– geekley
    Feb 16, 2021 at 21:18
  • I believe the existing answers you've already found from experts like Colin Watson, are still valid and accurate.
    – popey
    Feb 16, 2021 at 21:21
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From the Debian perspective: all packages are built on our dedicated servers (buildd's). Packages that are not built on the buildd's are not allowed to move into Testing and get into a stable release. Furthermore, every package built since about 2018 includes a .buildinfo file: while this doesn't guarantee reproducible builds, it does enable them. All packages in Bullseye have this file, thanks to a recent effort by a Debian developer to trigger those rebuilds for rarely-updated packages (eg, font packages).

As a whole, the folks at Debian are big fans of reproducible builds, and a lot of the people pushing them are part of the project. Tools for build reproducibility are integrated into the infrastructure: for instance, packages will typically be built with standardized timestamps, and will soon be built with standardized locations.

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The simplistic answer is that the packages in Ubuntu are always built on Ubuntu auto-builders from source packages in the archive. Debian until recently allowed binary packages built by individual maintainers to enter testing and ultimately stable, that is no longer allowed since testing migration reopened for the bullseye cycle, but Debian developers are still permitted and in some cases required to upload binary packages to unstable. Ubuntu is much stricter on the introduction of external binaries.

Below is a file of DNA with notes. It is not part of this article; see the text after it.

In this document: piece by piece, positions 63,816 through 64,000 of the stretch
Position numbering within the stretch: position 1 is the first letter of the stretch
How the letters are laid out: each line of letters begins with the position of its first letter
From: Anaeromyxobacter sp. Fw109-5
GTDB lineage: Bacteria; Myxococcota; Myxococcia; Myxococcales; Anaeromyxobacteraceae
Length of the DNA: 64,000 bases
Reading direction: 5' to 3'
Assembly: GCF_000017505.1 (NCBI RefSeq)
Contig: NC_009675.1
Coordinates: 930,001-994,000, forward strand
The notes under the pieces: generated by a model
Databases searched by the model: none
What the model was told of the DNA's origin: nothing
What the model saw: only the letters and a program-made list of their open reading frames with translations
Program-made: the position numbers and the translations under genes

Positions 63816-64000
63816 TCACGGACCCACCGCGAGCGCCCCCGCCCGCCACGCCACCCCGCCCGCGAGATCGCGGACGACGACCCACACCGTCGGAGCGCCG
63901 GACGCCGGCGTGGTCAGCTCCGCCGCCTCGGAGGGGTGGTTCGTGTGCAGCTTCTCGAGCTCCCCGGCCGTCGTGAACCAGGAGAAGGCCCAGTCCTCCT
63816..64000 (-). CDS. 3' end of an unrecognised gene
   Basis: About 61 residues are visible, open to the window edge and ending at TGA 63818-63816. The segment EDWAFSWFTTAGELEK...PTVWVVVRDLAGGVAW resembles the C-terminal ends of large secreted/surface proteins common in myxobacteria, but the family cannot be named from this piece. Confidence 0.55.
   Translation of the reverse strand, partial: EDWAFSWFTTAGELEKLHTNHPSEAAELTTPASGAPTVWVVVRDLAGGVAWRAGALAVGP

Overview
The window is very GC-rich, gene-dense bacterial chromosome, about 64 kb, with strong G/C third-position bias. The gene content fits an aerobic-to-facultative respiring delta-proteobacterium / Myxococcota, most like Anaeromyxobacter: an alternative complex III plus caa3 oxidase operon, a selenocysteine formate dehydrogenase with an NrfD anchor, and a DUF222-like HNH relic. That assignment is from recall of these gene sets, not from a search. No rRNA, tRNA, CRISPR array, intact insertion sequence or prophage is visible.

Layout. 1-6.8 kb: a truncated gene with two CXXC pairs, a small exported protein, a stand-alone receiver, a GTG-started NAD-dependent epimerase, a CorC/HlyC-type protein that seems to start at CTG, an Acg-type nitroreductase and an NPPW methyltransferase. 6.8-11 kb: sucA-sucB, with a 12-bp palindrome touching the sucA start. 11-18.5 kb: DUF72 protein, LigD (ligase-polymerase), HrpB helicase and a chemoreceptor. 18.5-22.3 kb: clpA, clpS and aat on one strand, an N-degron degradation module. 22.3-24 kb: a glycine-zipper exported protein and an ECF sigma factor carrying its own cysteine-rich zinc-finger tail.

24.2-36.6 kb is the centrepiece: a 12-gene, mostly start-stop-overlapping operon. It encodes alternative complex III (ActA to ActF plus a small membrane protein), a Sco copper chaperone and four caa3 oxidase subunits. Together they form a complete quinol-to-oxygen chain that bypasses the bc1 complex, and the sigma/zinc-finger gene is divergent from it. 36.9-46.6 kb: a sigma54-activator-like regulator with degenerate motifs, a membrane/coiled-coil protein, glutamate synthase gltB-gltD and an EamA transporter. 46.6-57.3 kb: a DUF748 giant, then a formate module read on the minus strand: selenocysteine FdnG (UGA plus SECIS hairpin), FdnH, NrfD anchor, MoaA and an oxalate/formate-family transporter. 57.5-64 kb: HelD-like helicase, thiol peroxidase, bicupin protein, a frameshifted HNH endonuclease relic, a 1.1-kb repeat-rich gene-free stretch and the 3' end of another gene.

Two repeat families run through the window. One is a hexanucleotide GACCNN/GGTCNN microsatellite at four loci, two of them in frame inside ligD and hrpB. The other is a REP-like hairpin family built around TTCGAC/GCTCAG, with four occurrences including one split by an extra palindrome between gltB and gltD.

However the simplistic answer leaves a few gaps open.

Firstly there is no technical measure to guarantee that the materials used from a source-package are actually source code. Indeed there can't be because the understanding of the term "source code" in the Debian community is more akin to the GPL definition than the traditional definition and hence depends more on how a file is created and maintained than what format it is in.

Secondly the content of a Debian binary package depends not just on the source package, but on the environment it is built in. That environment is formed by installing binary packages.

Which brings us on to the issue that some programs require themselves to build. gcc, glibc, binutils, make etc require gcc, glibc, binutils, make etc. rust requires rust. freepascal requires freepascal. golang is normally built with golang (it claims to also be build-able with gccgo but when I've tried, it didn't actually work).

Most of the time this is dealt with by using the previous version to build the next, but sometimes things go wrong and it becomes impossible to build one of these packages in the normal way because the existing version of the package is too broken on one or more architectures.

Sometimes maintainers will work around this by including bootstrapping binaries as part of the source package. Other times the packages in the archive will be re-bootstrapped with manually built binary packages. In debian this is normally done by the developer simply uploading the binary packages to the archive, then following up with a source upload to force a rebuild on the autobuilders. In Ubuntu I'm not sure exactly what the procedure is but I do know that only a relatively small number of people have permission to do it.

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  • Very interesting points! Thanks!
    – geekley
    Feb 18, 2021 at 18:09